Kofi: 00:00 On this episode, we have Kyle DeFur, president of TrueU, you if you want to know the three things that made us successful professional switch careers, 25 years in, you need to check out this episode. [inaudible] 

Adam: 00:20 welcome back to another episode of these Skill Up Buildup Podcast powered by the Morales Group. I'm your host, Adam Scholtes with 

Kofi Darku. 

Awesome. We're excited today. We have Kyle DeFur, uh, president of TrueU. Kyle, welcome. 

Kyle: Thank you. It's great to be here. 

Adam: We want to just jump right in. Can you give us a little bit about your bio and kind of how, what you're, what path you took to get to TrueU? 

Kyle: 00:41 Sure. Yeah. So, uh, an interesting and unique, uh, bio background I think in terms of, I took a big twist and big turn in my career and I was in hospital administration healthcare for 25 plus years and really enjoyed it, loved it. And, uh, but about five years ago, I made a decision to transition from my healthcare career and to join this brand new organization, which is starting up, called TrueU and probably a year, year and a half prior to that, that move, I had a restlessness that I referred to. It was a somewhat, call it midlife crisis. I don't know. I, it was really, I'm thinking about, I've been doing this 25 years. I've been very blessed and thankful for the opportunities I've been given an healthcare. And I started asking the question, if I wasn't doing this, what would I do? And, um, and so I started asking those questions around what is it that I'm passionate about? What is it that gives me energy? What is it that I'm good at or that I feel like is my sweet spot and the work that I do? What is it that's, that's wrong in the world that I want to be a part of making right? Uh, what moves me? You know, all those, all those key questions that you ask when you're wanting to connect with your purpose and your life's work. And so I went through that process and I really landed on, I have a passion for building healthy cultures in organizations. I enjoy doing that. I, I have a passion around mentoring others, young leaders, uh, and then, and then connecting purpose to work. And those are really the three things I landed on that I said, you know what, this, any work that I do that would envelop those three things I'd want to be a part of. And I had the opportunity to do that and in my healthcare career. But it was, it was really taking a step back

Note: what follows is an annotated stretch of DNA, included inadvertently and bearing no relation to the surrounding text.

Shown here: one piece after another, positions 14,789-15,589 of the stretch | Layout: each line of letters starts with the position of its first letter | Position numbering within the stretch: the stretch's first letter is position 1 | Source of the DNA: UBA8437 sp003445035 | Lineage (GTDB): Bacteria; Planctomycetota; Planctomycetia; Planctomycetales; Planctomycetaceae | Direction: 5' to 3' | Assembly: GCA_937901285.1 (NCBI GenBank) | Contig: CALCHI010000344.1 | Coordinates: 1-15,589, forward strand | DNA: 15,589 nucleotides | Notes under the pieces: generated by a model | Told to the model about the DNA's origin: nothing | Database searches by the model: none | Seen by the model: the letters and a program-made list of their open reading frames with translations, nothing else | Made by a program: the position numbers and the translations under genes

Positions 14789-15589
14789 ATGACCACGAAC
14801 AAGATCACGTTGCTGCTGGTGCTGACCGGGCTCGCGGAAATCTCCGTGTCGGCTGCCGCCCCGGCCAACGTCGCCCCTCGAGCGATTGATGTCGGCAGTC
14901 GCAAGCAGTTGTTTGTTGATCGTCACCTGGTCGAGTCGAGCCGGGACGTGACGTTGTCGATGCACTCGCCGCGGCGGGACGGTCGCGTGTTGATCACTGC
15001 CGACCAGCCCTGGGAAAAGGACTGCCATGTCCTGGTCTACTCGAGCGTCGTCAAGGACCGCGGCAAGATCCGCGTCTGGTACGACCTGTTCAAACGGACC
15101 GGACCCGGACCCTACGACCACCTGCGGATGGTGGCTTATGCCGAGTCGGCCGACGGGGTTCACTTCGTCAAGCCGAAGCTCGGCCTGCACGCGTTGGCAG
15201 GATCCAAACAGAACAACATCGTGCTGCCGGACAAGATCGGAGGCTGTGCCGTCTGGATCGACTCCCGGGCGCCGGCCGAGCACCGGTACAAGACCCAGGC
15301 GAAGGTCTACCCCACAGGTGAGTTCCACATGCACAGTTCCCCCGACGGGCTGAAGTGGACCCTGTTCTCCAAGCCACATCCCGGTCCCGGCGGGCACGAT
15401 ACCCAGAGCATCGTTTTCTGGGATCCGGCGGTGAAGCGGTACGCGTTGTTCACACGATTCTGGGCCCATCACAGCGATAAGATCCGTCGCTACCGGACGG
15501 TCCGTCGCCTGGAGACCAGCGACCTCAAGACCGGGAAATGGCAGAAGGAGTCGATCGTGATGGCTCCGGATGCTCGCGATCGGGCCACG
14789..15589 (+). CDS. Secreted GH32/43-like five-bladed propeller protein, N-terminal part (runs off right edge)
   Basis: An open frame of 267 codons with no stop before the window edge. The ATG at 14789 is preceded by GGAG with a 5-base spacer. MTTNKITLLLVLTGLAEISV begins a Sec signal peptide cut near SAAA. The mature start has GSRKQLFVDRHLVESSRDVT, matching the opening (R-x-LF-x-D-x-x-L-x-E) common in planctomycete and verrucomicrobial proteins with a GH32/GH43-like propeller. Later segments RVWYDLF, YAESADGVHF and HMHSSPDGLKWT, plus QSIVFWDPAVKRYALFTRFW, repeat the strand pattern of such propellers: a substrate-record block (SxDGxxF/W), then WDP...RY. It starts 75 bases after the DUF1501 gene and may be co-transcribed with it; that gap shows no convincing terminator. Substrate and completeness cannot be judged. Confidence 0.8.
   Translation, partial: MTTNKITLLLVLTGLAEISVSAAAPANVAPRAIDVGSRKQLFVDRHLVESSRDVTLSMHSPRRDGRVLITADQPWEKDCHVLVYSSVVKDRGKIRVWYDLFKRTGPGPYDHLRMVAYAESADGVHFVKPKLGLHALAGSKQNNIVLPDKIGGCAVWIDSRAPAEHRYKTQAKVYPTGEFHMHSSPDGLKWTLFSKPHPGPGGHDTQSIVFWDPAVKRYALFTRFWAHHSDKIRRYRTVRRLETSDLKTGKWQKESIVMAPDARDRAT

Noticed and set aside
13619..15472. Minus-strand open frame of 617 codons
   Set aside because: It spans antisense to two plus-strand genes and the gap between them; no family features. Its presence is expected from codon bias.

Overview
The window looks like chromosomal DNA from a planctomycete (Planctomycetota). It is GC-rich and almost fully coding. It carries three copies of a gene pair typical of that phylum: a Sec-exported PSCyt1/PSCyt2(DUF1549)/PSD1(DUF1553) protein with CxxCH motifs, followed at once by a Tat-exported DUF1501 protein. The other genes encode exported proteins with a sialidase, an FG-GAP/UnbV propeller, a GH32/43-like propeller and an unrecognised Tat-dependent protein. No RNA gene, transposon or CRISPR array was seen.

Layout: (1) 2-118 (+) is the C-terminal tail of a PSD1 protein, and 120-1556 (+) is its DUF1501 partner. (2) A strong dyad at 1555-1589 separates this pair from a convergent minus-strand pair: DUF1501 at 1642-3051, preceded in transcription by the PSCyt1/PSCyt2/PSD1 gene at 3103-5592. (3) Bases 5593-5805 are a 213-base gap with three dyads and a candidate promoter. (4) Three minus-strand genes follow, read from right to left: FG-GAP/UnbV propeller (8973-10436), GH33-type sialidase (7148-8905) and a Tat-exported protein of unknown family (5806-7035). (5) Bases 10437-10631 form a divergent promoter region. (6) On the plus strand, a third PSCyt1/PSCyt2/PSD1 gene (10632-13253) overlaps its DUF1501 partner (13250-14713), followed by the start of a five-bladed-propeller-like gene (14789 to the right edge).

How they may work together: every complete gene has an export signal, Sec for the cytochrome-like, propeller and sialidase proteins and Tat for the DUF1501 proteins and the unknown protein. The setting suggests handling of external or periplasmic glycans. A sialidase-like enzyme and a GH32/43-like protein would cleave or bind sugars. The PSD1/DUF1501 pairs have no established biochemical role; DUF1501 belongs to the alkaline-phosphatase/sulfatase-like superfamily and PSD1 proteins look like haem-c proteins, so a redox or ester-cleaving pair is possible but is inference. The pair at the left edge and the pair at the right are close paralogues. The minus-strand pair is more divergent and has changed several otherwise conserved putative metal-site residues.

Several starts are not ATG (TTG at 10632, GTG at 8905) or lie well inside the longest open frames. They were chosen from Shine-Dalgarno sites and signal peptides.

and saying, what if I could find something that was exclusively that? And so began praying about that and talk to my wife about it. And, and I brought a couple people into confidence and one of those people was Ray Hilbert and Ray is a CEO of [truth of work] here in Indianapolis. And I've known Ray for many, many years and I had a breakfast meeting with him one day and I said, Ray, this is what's going on, you know, and I shared that journey with him and he said, you know, Kyle, if he said, I don't know a lot about this new organization that I've heard about that Defenders is involved in getting up and going, but what I've heard them say about it and what you just told me, there's a lot of overlap there, and you probably would benefit from, and they would benefit from sitting down and talking to them. 

Adam: 03:17 At this point had you heard of True U? 

Kyle: I had not, I knew nothing about it. 

Adam: You had not either, Okay. 

Kofi: So you just knew that there was a, there are these three core things and I love how you articulated them, building healthy organizations, mentoring, and connecting work with purpose. Those were the things that you would like to spend more time doing. And that was pretty much that you're like, I'm ready to put my current career on pause to do more of these things. And he just happened to share this with this individual and he saw the overlap. 

Kyle: 03:42 Yeah, I was just, I knew I was on the search journey and, and uh, and, and shared with him, this is where my head's at, this is what I'm thinking about, and he had heard about the Defenders with, they were working to develop this new organization, a separate organization, but a nonprofit. He said, you know, you ought to at least get together and meet with them. So he was the one who made that connection. Uh, it's, uh, really a matter of a few weeks later, uh, I met with Mike Lance, who was a chief learning officer defenders at the time. It was really, um, putting the specifics together around the development of TrueU Dave Lindsay, the founder of Defenders, was the visionary of, of TrueU. And Dave and Mike came alongside and Mike and Dave, uh, decided together to put this together and it might became kind of the detail person uh the execution person. And I met with Mike and I remember walking away from that lunch meeting and you gotta be kidding me. This would be so awesome. So cool to be a part of those, you know? But they really- at that time. We're just kicking off and they weren't at a 

point to bring in a president of the organization. And, uh, but said, let's keep in contact, let's keep in touch. Um, and so we did over the next number of months. 

Adam: 04:50 Quick follow up question. So 25 years in the healthcare industry, all at the same organization? 

Kyle: No, I was with a three of an organization.